existence here, admitting that it was to terminate with
his last breath, had been not unkindly given; with no
higher moral responsibilities than the beasts of the field,
but with a larger scope of enjoyment than theirs, and
with all their blessed immunity from the dreariness and
duskiness of age.

One point, in which he had vastly the advantage over
his four-footed brethren, was his ability to recollect the
good dinners which it had made no small portion of the
happiness of his life to eat. His gourmandism was a
highly agreeable trait; and to hear him talk of roast-meat


Page 21
was as appetizing as a pickle or an oyster. As
he possessed no higher attribute, and neither sacrificed
nor vitiated any spiritual endowment by devoting all
his energies and ingenuities to subserve the delight and
profit of his maw, it always pleased and satisfied me to
hear him expatiate on fish, poultry, and butcher's meat,
and the most eligible methods of preparing them for
the table. His reminiscences of good cheer, however
ancient the date of the actual banquet, seemed to bring
the savor of pig or turkey under one's very nostrils.
There were flavors on his palate, that had lingered
there not less than sixty or seventy years, and were still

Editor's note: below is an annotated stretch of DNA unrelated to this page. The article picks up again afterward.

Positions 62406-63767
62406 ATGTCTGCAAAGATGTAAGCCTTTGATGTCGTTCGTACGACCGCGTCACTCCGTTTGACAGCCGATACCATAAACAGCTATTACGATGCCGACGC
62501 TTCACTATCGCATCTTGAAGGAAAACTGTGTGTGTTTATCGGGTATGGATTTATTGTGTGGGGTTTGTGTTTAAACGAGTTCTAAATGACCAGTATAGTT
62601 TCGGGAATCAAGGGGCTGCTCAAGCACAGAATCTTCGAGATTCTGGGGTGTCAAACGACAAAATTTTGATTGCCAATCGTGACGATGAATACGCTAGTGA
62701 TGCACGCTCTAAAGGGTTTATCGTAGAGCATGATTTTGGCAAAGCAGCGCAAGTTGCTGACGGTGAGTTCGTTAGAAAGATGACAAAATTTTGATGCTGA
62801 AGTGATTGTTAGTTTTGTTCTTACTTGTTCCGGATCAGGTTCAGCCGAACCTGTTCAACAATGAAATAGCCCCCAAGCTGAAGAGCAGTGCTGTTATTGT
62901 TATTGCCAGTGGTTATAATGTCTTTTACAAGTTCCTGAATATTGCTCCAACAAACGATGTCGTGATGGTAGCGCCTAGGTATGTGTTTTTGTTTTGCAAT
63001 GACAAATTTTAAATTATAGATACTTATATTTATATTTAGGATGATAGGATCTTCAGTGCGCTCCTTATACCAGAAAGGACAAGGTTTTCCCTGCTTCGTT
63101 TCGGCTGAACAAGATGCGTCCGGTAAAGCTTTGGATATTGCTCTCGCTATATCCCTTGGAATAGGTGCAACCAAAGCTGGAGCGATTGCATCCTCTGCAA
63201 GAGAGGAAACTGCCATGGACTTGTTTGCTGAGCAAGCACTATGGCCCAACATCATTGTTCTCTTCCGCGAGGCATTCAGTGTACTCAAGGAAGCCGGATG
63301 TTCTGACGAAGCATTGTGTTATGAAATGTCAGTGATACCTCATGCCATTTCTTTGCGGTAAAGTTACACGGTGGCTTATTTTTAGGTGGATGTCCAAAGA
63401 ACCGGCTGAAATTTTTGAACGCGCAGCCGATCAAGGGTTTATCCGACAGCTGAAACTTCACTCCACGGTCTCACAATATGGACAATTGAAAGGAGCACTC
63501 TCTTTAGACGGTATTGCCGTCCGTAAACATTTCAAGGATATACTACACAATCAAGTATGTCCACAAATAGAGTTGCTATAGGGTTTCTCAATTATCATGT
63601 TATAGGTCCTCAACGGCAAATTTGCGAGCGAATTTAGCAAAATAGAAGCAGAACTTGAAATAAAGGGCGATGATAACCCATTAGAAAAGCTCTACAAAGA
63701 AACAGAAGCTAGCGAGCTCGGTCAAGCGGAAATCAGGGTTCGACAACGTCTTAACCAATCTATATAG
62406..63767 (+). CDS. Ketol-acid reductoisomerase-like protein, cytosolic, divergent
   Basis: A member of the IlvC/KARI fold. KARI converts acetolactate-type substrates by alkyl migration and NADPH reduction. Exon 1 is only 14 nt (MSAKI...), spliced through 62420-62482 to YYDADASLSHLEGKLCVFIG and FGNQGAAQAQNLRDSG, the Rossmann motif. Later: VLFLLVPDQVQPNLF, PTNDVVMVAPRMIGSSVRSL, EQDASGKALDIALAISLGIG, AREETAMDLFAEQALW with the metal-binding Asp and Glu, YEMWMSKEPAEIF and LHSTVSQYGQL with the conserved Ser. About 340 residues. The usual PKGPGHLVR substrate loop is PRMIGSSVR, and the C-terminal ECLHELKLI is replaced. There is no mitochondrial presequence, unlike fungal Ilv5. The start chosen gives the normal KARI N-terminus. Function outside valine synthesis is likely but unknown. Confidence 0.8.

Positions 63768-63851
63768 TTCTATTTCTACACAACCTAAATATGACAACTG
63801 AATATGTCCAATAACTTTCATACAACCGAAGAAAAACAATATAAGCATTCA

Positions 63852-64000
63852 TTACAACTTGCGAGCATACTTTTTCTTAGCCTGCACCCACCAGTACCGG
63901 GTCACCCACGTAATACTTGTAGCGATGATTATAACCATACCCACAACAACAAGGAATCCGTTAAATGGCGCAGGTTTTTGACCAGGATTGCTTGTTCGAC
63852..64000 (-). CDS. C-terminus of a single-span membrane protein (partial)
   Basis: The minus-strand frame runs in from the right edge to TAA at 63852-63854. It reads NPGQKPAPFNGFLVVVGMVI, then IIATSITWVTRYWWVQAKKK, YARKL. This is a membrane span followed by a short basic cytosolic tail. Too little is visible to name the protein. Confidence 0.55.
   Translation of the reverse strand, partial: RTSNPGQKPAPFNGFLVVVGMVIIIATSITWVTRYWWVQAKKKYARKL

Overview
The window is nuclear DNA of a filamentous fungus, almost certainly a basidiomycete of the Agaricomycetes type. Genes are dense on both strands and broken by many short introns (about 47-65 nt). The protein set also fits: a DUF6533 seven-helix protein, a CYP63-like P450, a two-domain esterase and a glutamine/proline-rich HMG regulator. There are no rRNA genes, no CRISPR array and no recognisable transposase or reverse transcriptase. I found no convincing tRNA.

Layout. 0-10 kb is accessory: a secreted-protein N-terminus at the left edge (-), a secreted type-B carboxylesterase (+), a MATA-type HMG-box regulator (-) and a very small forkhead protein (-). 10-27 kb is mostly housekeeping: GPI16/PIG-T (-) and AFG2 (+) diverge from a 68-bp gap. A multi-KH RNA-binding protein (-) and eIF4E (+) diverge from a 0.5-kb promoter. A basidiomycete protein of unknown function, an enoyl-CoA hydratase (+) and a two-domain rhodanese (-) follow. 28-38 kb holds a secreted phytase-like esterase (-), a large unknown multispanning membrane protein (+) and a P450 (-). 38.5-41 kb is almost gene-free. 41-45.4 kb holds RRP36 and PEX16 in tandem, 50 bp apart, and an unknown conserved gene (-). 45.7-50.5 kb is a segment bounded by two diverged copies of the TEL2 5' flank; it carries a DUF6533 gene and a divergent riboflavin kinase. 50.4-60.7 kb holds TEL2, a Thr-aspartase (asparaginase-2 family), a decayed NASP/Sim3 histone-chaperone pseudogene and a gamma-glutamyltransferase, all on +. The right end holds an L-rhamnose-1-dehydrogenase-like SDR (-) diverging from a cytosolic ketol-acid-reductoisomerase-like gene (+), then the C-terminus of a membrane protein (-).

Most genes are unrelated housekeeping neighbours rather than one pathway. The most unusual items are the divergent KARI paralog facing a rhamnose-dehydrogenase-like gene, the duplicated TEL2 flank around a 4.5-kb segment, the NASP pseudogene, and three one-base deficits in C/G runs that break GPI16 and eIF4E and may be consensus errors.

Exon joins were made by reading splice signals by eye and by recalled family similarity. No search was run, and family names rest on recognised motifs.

apparently as fresh as that of the mutton-chop which
he had just devoured for his breakfast. I have heard
him smack his lips over dinners, every guest at which,
except himself, had long been food for worms. It was
marvellous to observe how the ghosts of bygone meals
were continually rising up before him; not in anger or
retribution, but as if grateful for his former appreciation,
and seeking to reduplicate an endless series of
enjoyment, at once shadowy and sensual. A tenderloin
of beef, a hind-quarter of veal, a spare-rib of pork,
a particular chicken, or a remarkably praiseworthy
turkey, which had perhaps adorned his board in the
days of the elder Adams, would be remembered; while
all the subsequent experience of our race, and all the
events that brightened or darkened his individual career,
had gone over him with as little permanent effect as
the passing breeze. The chief tragic event of the old
man's life, so far as I could judge, was his mishap
with a certain goose, which lived and died some twenty


Page 22
or forty years ago; a goose of most promising figure,